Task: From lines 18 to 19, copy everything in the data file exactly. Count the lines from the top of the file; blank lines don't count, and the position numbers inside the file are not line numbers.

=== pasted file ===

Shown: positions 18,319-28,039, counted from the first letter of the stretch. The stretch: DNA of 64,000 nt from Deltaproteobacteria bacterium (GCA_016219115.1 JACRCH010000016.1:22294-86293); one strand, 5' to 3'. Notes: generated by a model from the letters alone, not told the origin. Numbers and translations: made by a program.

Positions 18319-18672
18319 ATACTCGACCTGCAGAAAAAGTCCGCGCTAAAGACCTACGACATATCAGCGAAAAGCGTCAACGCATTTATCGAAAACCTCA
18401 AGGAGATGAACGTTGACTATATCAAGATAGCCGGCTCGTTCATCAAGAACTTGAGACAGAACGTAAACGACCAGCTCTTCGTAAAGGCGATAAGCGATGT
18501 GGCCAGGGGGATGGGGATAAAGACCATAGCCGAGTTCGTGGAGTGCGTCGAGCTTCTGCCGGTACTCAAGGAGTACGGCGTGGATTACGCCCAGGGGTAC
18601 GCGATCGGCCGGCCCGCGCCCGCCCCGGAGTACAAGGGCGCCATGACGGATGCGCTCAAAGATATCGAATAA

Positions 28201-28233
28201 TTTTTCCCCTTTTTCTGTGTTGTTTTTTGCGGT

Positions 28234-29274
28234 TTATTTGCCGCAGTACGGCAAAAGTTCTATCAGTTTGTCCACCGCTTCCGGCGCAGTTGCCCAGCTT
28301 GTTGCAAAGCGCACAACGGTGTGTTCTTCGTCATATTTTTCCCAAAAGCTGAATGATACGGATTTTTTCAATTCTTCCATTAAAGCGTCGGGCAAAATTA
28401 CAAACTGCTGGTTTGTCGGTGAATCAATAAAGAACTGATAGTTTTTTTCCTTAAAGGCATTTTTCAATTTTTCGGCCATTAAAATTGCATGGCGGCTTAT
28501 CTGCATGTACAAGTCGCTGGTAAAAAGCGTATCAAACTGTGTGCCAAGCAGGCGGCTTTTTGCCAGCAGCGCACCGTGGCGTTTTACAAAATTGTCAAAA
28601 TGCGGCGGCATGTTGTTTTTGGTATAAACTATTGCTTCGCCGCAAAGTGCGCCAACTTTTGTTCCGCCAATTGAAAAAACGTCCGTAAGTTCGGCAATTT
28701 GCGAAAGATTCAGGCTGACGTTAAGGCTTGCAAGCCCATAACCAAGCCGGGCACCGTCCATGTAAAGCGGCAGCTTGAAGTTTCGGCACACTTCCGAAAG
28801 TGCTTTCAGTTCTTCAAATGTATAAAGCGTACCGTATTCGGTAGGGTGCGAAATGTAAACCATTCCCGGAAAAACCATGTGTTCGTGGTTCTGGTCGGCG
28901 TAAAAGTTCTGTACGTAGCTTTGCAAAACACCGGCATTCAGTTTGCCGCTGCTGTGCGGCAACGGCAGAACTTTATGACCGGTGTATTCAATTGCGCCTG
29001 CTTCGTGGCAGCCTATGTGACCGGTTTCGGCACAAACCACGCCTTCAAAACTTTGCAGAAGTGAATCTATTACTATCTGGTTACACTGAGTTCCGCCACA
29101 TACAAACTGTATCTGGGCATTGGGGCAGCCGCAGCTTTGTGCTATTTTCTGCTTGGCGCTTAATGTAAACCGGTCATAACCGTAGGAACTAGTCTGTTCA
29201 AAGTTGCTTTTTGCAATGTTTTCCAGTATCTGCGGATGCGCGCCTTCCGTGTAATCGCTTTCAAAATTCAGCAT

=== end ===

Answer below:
29001 CTTCGTGGCAGCCTATGTGACCGGTTTCGGCACAAACCACGCCTTCAAAACTTTGCAGAAGTGAATCTATTACTATCTGGTTACACTGAGTTCCGCCACA
29101 TACAAACTGTATCTGGGCATTGGGGCAGCCGCAGCTTTGTGCTATTTTCTGCTTGGCGCTTAATGTAAACCGGTCATAACCGTAGGAACTAGTCTGTTCA